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I have been using various Krylov subspace methods for a long time, especially conjugate gradient. I'm wondering if there is some way to modify the algorithms to postpone / avoid the divisions that occur so that one could build the whole algorithm using only multiplications and additions. Any reference or description of how to do it would be welcome.

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    $\begingroup$ What is the motivation behind the question? On some system platforms, floating-point division is basically implemented via floating-point multiplies and adds (often, using fused multiply-add operations, or FMA), and one could make that replacement on other platforms with a native division capability (possibly at some loss of performance). $\endgroup$ – njuffa Oct 11 '17 at 4:28
  • $\begingroup$ @njuffa : Yes the idea would be to try and reduce the latency and pipeline clogging in modern CPUs when doing a hardware DIV (which as far as I know) is using the euclidean algorithm. What you describe sounds very interesting. Feel free to refer me to any place where describes these division algorithms. $\endgroup$ – mathreadler Oct 11 '17 at 6:34
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    $\begingroup$ See Wikipedia as a starter. I worked on the AMD Athlon processor, whose FPU uses Goldschmidt's algorithm for division. I later worked on NVIDIA's parallel programming technology CUDA, which implements division in software using an iteration for the reciprocal with cubic convergence (Halley iteration). Earlier work in this direction was done for Intel's Itanium processor line (see publications by Peter Markstein). It's fairly easy to implement this almost correctly rounded, challenging to do with correct IEEE-754 rounding $\endgroup$ – njuffa Oct 11 '17 at 7:38
  • $\begingroup$ That's funny, I was just gonna ask a question about something very similar to Goldschmidt, it would be very fast now that we have the FFS instructions since a few years back. So it is actually used? I was under the impression that euclidean algorithm was still being used mostly. $\endgroup$ – mathreadler Oct 11 '17 at 7:47
  • $\begingroup$ When you talk about Euclidean algorithm and FFS it seems to suggest you are asking about integer division, whereas I originally assumed you are interested in floating-point division (context of conjugate gradient methods). Could you clarify the question please? I was just in the process of pulling together a few reference for floating-point division based on multiply/add. $\endgroup$ – njuffa Oct 11 '17 at 7:52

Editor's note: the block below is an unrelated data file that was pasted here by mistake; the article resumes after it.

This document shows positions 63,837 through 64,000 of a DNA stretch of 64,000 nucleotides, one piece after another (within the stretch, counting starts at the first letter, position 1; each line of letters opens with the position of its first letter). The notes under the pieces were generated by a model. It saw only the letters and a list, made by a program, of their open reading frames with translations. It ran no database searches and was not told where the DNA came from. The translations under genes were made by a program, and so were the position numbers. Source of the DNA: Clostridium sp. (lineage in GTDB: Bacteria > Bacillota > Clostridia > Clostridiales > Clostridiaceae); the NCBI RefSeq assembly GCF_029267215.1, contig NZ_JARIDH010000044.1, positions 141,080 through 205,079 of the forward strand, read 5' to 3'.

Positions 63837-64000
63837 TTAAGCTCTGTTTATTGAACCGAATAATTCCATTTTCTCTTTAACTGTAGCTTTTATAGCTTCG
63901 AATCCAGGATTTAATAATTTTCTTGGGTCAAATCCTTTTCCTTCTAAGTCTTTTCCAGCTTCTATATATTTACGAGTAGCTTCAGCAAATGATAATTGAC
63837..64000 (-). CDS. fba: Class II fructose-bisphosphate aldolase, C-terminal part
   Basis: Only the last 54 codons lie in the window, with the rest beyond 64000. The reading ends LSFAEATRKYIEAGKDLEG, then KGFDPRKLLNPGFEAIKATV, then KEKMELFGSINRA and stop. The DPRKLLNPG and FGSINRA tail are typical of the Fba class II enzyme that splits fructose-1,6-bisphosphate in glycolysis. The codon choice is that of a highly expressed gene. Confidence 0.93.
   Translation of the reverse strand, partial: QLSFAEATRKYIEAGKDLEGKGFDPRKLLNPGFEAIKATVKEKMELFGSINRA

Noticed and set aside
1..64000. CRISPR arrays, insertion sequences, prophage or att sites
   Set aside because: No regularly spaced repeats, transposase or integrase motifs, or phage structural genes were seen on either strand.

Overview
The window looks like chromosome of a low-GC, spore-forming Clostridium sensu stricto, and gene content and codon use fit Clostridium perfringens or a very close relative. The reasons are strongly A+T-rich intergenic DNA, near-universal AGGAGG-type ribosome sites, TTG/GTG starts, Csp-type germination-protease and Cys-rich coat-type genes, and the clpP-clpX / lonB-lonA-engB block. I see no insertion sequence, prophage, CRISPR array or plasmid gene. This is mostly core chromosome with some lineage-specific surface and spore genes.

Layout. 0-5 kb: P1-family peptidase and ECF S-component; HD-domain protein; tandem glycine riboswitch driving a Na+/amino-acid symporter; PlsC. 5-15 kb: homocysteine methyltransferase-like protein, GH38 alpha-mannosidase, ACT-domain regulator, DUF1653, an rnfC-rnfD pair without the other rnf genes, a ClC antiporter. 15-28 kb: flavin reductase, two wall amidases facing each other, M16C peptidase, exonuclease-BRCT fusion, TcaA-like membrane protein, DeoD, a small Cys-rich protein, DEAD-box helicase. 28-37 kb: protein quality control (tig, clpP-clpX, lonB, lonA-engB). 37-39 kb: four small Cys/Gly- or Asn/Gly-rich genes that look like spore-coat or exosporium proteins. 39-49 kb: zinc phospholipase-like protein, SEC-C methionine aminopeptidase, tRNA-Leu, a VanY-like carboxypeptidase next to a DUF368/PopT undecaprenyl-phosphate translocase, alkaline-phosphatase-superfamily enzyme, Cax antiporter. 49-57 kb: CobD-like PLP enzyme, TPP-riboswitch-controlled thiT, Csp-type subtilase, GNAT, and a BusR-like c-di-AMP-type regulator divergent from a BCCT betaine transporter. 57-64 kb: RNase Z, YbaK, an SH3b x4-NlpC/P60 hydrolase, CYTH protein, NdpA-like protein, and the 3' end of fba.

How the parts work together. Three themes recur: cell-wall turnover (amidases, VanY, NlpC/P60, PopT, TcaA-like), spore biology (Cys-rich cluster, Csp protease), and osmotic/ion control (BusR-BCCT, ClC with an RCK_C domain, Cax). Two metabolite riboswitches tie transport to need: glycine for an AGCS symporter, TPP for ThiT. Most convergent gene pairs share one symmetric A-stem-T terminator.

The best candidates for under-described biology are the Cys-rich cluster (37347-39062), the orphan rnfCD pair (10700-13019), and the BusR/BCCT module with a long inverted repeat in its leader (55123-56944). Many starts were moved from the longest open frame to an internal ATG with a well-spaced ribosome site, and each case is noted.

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As noted by Wikipedia the primary algorithms for fast floating-point division algorithms based on existing floating-point multiply and add capabilities are Newton-Raphson iteration and the related Goldschmidt algorithm. The latter usually provides more parallelism, but is not self-correcting like NR-iterations , making error analysis more difficult. It is relatively easy to build implementations that deliver approximate results, but designing implementations that provide proper rounding as defined by the floating-point standard IEEE-754 is a task for experts.

Various hardware platforms have no native floating-point division capability and use sequences of multiplies and adds, or – more commonly these days – sequences of fused multiply-add operations (FMA). The AMD Athlon processor used Goldschmidt's algorithm, the Intel Itanium processor used NR iterations, and NVIDIA GPUs using CUDA use Halley iteration on the reciprocal (related to NR-iterations but with cubic convergence). This latter work is not documented in a paper, but one can easily examine the relevant code through disassembly of a CUDA binary containing floating-point division with cuobjdump --dump-sass.

Stuart F. Oberman, "Floating Point Division and Square Root Algorithms and Implementation in the AMD-K7TM Microprocessor". In Proceedings 14th IEEE Symposium on Computer Arithmetic, IEEE 1999, pp. 106-115 (online)

Peter Markstein, "Software division and square root using Goldschmidt’s algorithms." Proceedings of the 6th Conference on Real Numbers and Computers (RNC’6), Vol. 123, Nov. 2004, pp. 146-157 (online)

Peter Markstein, IA-64 and Elementary Functions. Speed and Precision, Prentice Hall 2000 (see chapter 8)

Marius Cornea, John Harrison, and Ping Tak Peter Tang, Scientific Computing on Itanium®-based Systems. Intel Press 2002 (see chapter 8)

Marius Cornea, "Software implementations of division and square root operations for Intel® Itanium® processors." In Proceedings of the 2004 workshop on Computer architecture education, ACM 2004. Article No. 17 (online)


Integer division can be implemented in much the same way, see this question on Stackoverflow for a worked example of 64-bit integer division via Halley iteration.

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